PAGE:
material to define apertures 162, 164 and 166, 168, respectively, to provide support for fiber optic elements 152 and 154, respectively.  This provides for the maximum amount of "collection" or absorption of light by fiber optic elements 152 and 154 and
the subsequent emitting of this collected light through the ends of elements 152 and 154.  This allows fiber optic elements 152 and 154 to significantly improve the aiming ability of an individual using pistol 110 in low light situations.


Housing 150 defines a slot 170 which extends the length of housing 150 between cavities 158 and 160 and thus between fiber optic elements 152 and 154.  Slot 170 is utilized for viewing front sight 112 during aiming of pistol 110 as is shown in
FIG. 16 which is the shooter's sight picture when aiming the weapon.  When aiming pistol 110, pistol 110 is moved until front sight 112 is viewable through slot 170 of rear sight 114.  This places the trajectory of the bullet fired by pistol 110 in line
with the target.  Fiber optic elements 132, 152 and 154 aid in the aiming of pistol 110 in low light conditions by providing circles of light which can be aligned.  As shown in FIG. 16, when the circle of light emitted by fiber optic element 132 of front
sight 112 is viewable between the circles of light emitted by fiber optic elements 152 and 154 of rear sight 114, front sight 112 is positioned within slot 170 of rear sight 114 and the trajectory of the bullet fired by pistol 110 is in line with the
target.


FIG. 17 illustrates another embodiment of the rear sight for pistol 110 and it is designated by reference numeral 114'.  Rear sight 114' is similar to rear sight 114 except that housing 150 of rear sight 114 is replaced by housing 150'.  Housing
150' defines one large cavity 158' which is defined by a front wall 172 and a pair of opposing side walls 174 and 176.  Side walls 174 and 176 are angled in the side view similar to housing 150 as shown in FIG. 13.  In addition, housing 150' includes a
dovetailed protrusion (not shown) for mounting of rear sight 114' to pistol 110.  Each side wall 174 and 176 defines a plurality of fingers 178 which extend towards the center of housing 150' to provide support for fiber optic elements 152 and 154 such
that they are substantially open to ambient light.  Each finger 178 is provided with an aperture 180 through which fiber optic elements 152 and 154 extend as shown in FIG. 17.  The operation and function of rear sight 114' is the same as rear sight 114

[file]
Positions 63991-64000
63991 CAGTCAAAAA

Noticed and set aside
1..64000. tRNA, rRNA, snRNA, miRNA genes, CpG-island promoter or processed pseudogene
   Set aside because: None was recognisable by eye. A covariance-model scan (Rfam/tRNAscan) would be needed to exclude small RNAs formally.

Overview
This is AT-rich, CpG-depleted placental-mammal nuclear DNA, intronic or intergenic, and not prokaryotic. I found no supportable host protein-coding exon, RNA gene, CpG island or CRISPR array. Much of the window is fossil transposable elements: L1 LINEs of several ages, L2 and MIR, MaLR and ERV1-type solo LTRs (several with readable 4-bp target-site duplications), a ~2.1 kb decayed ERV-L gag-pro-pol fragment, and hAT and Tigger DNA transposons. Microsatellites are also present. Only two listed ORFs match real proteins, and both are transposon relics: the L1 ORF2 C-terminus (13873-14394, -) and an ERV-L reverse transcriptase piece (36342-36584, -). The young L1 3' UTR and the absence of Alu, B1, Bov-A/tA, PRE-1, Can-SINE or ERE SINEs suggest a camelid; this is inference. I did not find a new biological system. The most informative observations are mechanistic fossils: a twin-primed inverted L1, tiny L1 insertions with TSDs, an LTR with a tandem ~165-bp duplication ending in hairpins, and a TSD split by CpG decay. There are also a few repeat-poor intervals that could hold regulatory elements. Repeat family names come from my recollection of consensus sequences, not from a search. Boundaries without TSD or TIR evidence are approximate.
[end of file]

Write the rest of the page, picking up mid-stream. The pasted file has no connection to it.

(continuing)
with front sight 112 being positioned within slot 170 for aiming pistol 110.  Thus, the shooter's sight picture shown in FIG. 16 is the same for rear sight 114'.


While the above detailed description describes the preferred embodiment of the present invention, it should be understood that the present invention is susceptible to modification, variation and alteration without deviating from the scope and
fair meaning of the subjoined claims.


* * * * *























				
DOCUMENT INFO
Description: The present invention relates to sights incorporating fiber optic elements. More particularly, the present invention relates to shotgun sights and pistol sights which incorporate fiber optic elements to improve the ability of aiming in low lightsituations.BACKGROUND OF THE INVENTIONPrior art shotgun and pistol sights have been most commonly of the metal bead or bar types with the sectional diameter of the bead or bar being varied depending on the length of the barrel and the need to obtain maximum visibility for aiming. Itis well known that in order to obtain maximum accuracy of aim, it is necessary to have a front sight bead as small in diameter as possible, but the bead must be large enough to be visible through the rear sight even under adverse light conditions. Thisresults in a compromise in the diameter of the bead in order to accommodate the adverse light conditions experienced during normal hunting hours.In low light conditions, as in the early morning or late afternoon, the sighting of a weapon on a target is rendered difficult by the reduced demarcation between the sight and the target. Illuminated sights are found in the prior art sightsutilizing an artificial light source such as a battery illuminated bulb or diode or a capsule having a radio-active luminescent source such as tritium to increase the accuracy during these low light situations. The illuminating of the sights enables theutilization of a smaller diameter bead due to the increase in the demarcation between the sight and the target. The utilization of artificial power sources for hunting sights is now banned by several states, thus excluding these types of sights foruniversal application.Optical sights which utilize a light collecting material of fluorescent light-transmitting material or the like have been developed to improve aiming during low light situations without the need for artificial or radio-active power sources. These sights absorb adequate amounts of ambient light and transmi